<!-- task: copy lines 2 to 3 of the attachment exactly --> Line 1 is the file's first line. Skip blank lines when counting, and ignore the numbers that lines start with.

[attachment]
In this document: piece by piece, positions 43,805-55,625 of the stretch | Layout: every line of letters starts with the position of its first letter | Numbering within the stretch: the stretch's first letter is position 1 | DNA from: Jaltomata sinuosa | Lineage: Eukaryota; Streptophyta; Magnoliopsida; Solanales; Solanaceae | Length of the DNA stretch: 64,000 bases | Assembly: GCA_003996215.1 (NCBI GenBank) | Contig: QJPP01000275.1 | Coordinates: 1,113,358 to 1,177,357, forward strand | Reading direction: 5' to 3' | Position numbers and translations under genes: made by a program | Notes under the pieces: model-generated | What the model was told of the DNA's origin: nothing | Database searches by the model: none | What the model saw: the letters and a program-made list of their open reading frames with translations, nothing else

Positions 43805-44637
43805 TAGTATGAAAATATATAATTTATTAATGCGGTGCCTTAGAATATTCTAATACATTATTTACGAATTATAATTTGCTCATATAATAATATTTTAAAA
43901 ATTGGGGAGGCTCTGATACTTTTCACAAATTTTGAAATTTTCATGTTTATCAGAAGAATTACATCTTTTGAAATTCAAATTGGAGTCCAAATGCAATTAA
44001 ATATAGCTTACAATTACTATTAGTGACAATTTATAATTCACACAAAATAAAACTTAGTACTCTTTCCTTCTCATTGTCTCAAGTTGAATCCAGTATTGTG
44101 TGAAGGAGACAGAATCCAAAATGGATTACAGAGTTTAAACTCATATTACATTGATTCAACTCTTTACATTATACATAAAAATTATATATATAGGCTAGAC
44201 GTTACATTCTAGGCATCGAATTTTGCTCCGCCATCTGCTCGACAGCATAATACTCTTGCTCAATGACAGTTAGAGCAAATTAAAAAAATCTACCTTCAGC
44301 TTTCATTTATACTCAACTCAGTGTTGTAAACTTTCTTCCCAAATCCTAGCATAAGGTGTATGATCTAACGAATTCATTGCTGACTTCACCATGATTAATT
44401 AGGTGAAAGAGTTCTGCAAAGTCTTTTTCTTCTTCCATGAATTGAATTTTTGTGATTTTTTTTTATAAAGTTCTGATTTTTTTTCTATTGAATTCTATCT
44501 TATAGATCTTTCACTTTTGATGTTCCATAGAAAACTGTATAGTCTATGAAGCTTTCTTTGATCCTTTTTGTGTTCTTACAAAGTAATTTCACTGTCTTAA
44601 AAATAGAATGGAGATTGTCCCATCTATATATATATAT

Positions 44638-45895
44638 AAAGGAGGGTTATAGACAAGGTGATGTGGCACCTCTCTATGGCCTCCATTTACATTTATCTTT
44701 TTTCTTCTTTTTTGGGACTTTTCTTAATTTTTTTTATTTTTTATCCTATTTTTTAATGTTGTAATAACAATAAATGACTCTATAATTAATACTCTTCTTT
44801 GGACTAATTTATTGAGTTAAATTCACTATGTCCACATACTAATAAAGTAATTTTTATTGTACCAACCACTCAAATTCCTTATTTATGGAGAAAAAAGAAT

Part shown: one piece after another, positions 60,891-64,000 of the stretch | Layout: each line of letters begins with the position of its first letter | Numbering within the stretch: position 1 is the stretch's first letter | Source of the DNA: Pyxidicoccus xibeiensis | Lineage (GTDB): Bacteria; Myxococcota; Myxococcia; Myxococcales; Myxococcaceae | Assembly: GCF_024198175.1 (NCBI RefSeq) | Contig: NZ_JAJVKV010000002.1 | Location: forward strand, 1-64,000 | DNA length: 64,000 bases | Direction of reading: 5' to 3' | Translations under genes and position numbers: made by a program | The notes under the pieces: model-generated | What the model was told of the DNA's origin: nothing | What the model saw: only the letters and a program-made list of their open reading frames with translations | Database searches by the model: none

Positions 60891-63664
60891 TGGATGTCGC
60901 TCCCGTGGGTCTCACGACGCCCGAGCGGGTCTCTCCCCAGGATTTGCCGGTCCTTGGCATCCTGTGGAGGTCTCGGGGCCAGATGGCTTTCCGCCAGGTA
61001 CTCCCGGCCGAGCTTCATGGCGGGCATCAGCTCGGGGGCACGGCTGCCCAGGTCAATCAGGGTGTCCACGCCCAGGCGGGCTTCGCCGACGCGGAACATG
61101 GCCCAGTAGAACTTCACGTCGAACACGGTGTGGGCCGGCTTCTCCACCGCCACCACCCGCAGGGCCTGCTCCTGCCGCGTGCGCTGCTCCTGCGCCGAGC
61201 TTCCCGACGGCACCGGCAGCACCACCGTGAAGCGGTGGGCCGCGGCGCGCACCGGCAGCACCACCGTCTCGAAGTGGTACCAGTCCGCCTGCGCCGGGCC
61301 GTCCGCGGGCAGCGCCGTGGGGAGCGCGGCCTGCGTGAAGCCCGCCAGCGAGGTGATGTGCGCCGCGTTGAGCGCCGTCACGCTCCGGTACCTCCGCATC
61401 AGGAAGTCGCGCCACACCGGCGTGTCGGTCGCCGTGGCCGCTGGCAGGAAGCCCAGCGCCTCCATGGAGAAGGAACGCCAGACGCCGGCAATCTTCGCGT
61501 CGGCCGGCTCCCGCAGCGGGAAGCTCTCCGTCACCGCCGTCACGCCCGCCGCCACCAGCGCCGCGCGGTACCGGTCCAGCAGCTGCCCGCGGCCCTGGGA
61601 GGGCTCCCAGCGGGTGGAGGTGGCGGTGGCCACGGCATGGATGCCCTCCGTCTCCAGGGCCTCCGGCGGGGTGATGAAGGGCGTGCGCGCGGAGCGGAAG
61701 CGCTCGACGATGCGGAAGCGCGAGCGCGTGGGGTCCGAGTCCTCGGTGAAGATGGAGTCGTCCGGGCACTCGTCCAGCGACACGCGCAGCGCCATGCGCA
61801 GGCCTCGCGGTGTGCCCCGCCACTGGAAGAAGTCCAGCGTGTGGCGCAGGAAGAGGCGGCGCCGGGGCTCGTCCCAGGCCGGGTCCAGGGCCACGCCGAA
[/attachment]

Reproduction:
Positions 43805-44637
43805 TAGTATGAAAATATATAATTTATTAATGCGGTGCCTTAGAATATTCTAATACATTATTTACGAATTATAATTTGCTCATATAATAATATTTTAAAA